2. Another example of leveling to differentiate instruction for a PowerPoint is shown below. The enriched version encourages critical thinking by comparing two primary sources. The basic version shows the content in a simplified form. The enriched version is on the top and the basic version is on the bottom.
3. To differentiate instruction for a social studies PowerPoint mini-lesson using learning styles or the Multiple Intelligence Theory the social studies teacher must teach the content traditionally first then use different learning styles or the Multiple Intelligence Theory for repetition and review. Teachers can use multimedia, songs, art, connections to other material, connect to self, partner talk, writing, or have students use their bodies. An example that I use for the Inca is shown below:
4. If social studies teachers want to differentiate instruction even more during mini-lesson notes, they can create two different levels of note sheets. The enriched note sheets should allow students to write the notes in their own words to increase critical thinking and college prep. The basic level note sheet should have students filling in the blanks to practice good note taking skills and help them focus on the most important content within the mini-lesson. An example of this leveled method is shown below. The enriched version is on the top and the basic version is on the bottom.
How to differentiate instruction for anticipatory sets
Many Social Studies teachers will have their students do a bell ringer or a question of the day at the beginning of the class in order to focus the students on the content of the day or to review the content from the day before. This is considered an anticipatory set. Teachers can differentiate instruction by giving students more or less critical thinking in the question depending on their ability level or try to change up the question by using either the Multiple Intelligence Theory or learning styles. This can be as simple as allowing them to choose whether they work alone (intrapersonal) or with a partner (interpersonal). You can use the same strategies if you give students a quick reading assignment with questions at the end in order to introduce them to the content.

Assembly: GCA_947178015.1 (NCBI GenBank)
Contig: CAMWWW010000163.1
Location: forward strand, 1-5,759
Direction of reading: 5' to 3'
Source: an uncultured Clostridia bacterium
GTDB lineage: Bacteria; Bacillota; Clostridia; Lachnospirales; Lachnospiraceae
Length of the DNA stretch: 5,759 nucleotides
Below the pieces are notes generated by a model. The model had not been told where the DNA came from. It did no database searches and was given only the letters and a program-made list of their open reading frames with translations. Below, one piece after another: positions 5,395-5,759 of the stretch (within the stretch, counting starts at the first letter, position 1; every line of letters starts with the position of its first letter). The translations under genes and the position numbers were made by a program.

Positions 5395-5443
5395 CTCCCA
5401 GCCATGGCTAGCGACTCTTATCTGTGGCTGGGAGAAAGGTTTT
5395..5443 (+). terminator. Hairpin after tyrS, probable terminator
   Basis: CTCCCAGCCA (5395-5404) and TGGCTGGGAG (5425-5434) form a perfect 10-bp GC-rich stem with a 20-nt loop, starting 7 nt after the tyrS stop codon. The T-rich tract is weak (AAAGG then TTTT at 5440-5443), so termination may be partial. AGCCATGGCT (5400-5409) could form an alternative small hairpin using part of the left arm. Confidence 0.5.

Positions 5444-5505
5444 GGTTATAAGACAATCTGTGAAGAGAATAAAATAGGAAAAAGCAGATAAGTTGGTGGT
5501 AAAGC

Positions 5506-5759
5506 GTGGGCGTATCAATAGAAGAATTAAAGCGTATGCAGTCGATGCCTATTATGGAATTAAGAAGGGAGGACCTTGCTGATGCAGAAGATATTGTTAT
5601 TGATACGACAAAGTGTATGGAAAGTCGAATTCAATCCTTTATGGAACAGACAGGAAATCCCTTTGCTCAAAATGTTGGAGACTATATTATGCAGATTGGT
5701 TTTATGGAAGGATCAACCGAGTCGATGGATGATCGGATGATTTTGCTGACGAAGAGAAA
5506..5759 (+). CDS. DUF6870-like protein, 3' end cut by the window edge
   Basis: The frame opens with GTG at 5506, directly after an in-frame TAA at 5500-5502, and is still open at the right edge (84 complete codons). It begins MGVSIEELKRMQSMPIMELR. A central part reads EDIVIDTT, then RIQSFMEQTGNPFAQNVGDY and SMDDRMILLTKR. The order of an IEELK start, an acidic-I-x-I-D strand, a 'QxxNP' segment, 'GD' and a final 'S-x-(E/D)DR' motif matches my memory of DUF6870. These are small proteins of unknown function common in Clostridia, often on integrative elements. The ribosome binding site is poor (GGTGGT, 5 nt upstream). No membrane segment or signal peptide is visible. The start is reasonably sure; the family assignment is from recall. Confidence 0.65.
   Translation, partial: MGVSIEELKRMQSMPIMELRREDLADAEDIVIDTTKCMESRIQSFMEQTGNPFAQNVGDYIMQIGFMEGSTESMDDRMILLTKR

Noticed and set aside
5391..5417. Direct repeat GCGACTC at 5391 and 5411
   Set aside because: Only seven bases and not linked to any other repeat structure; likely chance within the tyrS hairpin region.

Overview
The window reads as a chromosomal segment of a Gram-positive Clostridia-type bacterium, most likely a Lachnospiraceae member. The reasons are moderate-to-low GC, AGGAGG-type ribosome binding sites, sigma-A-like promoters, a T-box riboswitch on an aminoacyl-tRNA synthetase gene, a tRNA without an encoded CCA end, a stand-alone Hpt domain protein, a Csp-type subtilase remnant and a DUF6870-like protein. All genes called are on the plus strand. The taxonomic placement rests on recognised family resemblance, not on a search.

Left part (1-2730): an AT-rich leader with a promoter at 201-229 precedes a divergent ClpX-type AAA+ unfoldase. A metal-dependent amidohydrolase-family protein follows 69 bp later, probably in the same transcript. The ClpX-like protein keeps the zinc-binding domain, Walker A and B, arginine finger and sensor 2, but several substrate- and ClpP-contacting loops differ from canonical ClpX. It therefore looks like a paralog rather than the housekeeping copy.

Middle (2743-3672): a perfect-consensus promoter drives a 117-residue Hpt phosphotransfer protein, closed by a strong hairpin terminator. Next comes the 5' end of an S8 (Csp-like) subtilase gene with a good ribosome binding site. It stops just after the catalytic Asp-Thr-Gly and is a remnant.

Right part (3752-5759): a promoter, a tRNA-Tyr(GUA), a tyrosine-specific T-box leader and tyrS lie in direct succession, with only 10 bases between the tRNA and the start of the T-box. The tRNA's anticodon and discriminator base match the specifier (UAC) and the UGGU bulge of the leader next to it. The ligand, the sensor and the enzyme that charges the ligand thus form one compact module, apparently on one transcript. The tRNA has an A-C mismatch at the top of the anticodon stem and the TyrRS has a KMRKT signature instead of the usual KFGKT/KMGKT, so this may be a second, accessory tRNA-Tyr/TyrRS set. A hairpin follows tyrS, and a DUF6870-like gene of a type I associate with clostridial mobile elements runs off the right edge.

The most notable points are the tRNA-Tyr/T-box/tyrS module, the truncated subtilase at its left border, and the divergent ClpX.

|Enriched and Average||Basic|
|In which region were agriculture and plantation life most prevalent?
A. the Middle colonies
B. the Southern colonies
C. the New England colonies
D. the western colonies
|Where were most of the plantations located during colonial time?
A. the Middle colonies
B. the Southern colonies
C. the New England colonies
D. the Western colonies
How to differentiate instruction while teaching vocabulary
This should be done right after an anticipatory set or even as the anticipatory set. I like to use a three column chart which has the vocabulary word on the far left column, the definition in the middle and an option to use the word in a sentence correctly, draw a picture representing the word or relate it to self. The definition section uses leveling to differentiate instruction. A teacher can provide the entire definition to the lower ability level, slotted for middle ability level, and none for the highest ability level. The high ability level should be able to write the definition in their own words, challenging them. The middle will be able to focus enough to write the missing words in and will be directed to the most important parts of the definition. The lowest level might have trouble reading the definition and that will be challenging enough for them. The far right column with the options will not only interest students and give them more responsibility for their own education due to choice, but also challenge each and every one of them. Examples of the vocabulary sheets that I use in my classes are shown below:
How to differentiate instruction for a work session activity
Try using the Multiple Intelligence Theory to make the work sessions more interesting to students. Allow them to choose out of 3 or 4 different activities based on different multiple intelligences. Click here to find out more.
How to differentiate instruction while using graphic organizers